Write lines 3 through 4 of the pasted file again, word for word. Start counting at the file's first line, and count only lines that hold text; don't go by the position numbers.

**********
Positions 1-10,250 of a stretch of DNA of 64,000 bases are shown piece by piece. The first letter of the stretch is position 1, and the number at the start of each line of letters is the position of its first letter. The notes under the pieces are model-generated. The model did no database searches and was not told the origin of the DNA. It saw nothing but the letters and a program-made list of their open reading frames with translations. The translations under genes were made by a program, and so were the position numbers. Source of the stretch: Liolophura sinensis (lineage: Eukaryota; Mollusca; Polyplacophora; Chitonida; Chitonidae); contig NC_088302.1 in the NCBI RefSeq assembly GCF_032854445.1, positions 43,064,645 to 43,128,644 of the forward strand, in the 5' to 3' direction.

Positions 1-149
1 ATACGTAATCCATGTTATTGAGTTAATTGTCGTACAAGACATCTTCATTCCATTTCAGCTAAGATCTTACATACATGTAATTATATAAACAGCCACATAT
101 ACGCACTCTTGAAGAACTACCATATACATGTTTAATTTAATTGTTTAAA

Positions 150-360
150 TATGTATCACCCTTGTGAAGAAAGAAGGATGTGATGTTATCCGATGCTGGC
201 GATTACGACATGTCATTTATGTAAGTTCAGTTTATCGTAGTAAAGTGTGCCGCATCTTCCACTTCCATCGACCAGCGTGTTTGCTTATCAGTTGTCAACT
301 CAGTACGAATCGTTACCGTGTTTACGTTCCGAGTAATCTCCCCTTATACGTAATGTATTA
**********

1 ATACGTAATCCATGTTATTGAGTTAATTGTCGTACAAGACATCTTCATTCCATTTCAGCTAAGATCTTACATACATGTAATTATATAAACAGCCACATAT
101 ACGCACTCTTGAAGAACTACCATATACATGTTTAATTTAATTGTTTAAA